Diseases

Fish poisoning - causes, signs and therapy

Fish poisoning - causes, signs and therapy


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Poisoning from eating fish

Fish poisoning is a special form of food poisoning that can occur after eating mussels, fish, crabs and other marine life. Fish poisoning poses a serious health risk that, in the worst case, can lead to the death of those affected. If you suspect fish poisoning, a doctor should be consulted immediately.

Definition

In the narrower sense, fish poisoning means intoxications that are triggered by poisons in marine dishes. These are also known as toxidrome or fish poisoning toxidrome. Colloquially, the term "fish poisoning" is also used for gastrointestinal infections caused by bacteria in fish, mussels and crabs, although this is not actually poisoning. Fish poisoning is sometimes further subdivided into fish poisoning in the true sense and shell poisoning.

Causes and symptoms of fish poisoning

Fish poisoning usually manifests itself very quickly after the toxin intake through massive gastrointestinal complaints, such as abdominal pain, diarrhea, nausea and vomiting. Here the symptoms of fish poisoning largely agree with those caused by an infection with pathological microorganisms.

However, the various toxins contained in marine food (over 50 toxic substances are known here) can cause numerous other complaints. For example, saxitoxins, which are found in mussels or oysters, among other things, are often associated with gastrointestinal complaints with visual disturbances and, at worst, with fatal paralysis of the respiratory or cardiac muscles.

The actual source of the poison are certain algae (or unicellular organisms that live on them; so-called dinoflagellates), which are absorbed by the mussels, as a result of which the toxins accumulate in the mussels. Saxitoxins can be fatal to humans from a dose of 0.2 milligrams.

Poisoning from ciguatoxins in edible fish

The so-called ciguatoxins are also formed by special genera of dinoflagellates and subsequently accumulate in the marine food chain. Higher doses of ciguatoxins can therefore be found primarily in predatory fish that are at the end of the food chain.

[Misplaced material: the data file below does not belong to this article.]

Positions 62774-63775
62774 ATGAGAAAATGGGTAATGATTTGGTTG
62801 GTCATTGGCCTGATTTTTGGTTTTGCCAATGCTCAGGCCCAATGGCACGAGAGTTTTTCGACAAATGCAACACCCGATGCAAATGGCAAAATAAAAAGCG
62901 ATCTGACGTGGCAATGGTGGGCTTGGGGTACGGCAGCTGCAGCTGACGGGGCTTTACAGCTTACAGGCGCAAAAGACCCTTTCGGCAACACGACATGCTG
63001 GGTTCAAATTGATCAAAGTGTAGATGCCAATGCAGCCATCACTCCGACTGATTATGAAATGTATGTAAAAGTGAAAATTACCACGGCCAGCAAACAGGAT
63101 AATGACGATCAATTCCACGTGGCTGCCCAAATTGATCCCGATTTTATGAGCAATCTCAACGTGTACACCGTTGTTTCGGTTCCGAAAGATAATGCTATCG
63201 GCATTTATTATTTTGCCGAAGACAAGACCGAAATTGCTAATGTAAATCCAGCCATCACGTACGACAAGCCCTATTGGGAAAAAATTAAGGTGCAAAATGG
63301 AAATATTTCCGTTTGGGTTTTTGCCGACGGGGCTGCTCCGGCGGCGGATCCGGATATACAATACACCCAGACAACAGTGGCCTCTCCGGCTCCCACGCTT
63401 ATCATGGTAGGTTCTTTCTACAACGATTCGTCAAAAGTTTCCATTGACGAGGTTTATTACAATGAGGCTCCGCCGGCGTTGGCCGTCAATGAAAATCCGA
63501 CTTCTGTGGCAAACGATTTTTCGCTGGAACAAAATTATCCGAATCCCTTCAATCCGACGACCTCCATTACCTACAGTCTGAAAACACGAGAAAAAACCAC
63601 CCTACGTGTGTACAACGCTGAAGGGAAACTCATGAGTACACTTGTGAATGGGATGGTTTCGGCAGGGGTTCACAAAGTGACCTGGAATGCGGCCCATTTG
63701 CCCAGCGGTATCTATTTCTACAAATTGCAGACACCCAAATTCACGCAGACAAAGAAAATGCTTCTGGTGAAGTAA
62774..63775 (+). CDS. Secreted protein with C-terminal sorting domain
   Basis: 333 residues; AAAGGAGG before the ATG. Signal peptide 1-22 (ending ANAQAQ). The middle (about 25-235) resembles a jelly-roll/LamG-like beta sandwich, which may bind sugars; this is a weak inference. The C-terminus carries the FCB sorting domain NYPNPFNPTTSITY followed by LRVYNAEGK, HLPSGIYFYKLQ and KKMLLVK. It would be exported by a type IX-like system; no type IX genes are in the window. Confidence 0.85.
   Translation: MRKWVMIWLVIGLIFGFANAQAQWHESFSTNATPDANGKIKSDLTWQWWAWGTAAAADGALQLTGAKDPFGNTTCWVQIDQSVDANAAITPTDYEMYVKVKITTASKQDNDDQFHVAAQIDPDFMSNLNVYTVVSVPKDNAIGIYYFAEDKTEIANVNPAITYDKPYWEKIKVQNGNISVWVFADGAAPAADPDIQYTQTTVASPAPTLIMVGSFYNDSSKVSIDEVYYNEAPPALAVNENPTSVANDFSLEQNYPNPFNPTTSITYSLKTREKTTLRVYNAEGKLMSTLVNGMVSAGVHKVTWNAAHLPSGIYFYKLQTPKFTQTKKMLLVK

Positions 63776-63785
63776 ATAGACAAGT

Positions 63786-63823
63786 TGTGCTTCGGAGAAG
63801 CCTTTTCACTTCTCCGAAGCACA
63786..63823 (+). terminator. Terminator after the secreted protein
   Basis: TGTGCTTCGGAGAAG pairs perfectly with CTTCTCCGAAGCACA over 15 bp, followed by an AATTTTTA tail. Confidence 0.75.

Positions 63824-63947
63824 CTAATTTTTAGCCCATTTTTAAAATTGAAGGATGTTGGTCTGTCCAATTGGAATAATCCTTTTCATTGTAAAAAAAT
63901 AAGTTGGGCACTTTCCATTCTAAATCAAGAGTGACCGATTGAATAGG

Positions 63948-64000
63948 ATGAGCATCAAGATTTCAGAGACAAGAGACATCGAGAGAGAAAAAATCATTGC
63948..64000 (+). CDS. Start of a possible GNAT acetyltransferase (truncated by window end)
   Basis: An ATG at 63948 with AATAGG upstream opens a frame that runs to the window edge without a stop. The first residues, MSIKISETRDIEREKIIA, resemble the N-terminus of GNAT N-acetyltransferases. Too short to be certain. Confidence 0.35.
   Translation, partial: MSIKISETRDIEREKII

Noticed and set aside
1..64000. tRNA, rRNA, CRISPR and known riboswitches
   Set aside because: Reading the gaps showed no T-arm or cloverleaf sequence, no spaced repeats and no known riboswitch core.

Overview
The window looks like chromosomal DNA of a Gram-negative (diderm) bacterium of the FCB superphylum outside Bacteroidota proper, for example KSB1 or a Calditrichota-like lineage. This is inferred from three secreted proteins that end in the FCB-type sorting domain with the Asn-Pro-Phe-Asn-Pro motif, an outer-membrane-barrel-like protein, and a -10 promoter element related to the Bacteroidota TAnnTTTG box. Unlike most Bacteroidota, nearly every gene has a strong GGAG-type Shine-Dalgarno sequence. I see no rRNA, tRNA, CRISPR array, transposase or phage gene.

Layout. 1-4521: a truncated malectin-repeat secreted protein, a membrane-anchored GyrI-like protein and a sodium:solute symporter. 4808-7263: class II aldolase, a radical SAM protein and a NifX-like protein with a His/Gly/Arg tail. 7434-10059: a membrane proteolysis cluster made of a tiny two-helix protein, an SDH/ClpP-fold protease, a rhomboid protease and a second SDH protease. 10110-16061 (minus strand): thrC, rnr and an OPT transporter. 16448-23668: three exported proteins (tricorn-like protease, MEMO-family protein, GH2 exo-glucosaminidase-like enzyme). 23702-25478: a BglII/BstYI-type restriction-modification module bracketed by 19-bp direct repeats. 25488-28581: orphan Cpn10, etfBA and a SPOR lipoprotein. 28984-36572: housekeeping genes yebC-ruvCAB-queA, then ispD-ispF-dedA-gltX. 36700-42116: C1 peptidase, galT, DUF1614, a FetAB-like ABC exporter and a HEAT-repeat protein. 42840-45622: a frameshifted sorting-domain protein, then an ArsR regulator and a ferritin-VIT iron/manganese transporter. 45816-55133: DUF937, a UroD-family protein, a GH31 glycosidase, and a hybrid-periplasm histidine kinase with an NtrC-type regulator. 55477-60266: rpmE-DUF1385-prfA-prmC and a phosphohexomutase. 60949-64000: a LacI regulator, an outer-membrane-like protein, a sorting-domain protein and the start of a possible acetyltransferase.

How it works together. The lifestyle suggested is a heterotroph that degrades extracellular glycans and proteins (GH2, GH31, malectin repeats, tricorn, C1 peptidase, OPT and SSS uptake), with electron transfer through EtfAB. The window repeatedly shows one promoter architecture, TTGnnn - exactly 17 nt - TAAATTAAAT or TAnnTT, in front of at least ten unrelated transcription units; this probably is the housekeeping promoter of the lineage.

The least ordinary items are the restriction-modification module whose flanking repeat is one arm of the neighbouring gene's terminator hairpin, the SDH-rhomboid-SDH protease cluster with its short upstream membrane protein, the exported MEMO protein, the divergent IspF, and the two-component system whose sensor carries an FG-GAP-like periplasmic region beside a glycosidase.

In humans, the ciguatoxins trigger a so-called ciguatera, which can be accompanied by significant gastrointestinal complaints, skin rash, numbness or tingling in the limbs, abnormal sensations of the lips and oral mucosa, paralysis and a disturbed feeling of temperature.

The ciguatera is sometimes fatal. It is not uncommon for those affected to suffer from the symptoms for weeks - sometimes even for several months - in particular from hypersensitivity to the cold.

Fish poisoning from tetrodotoxin

Tetrodotoxin poisoning is a special form. Tetrodotoxin is also known as pufferfish poison and has a fatal effect on nerve and muscle function after consumption. Already in the first hour after consumption, those affected show considerable symptoms of deficiency, such as muscle paralysis, coordination and consciousness disorders.

The paralysis may also affect the respiratory muscles, which leads to the death of the patient if medical care is neglected. From a dose of 0.5 milligram to one milligram, tetrodotoxin is fatal.

In addition to the toxins mentioned here, numerous other poisons, such as okadaic acid or azaspiracid, can be responsible for fish poisoning. In individual cases, a differentiated view must therefore be made to ensure appropriate treatment of the patient.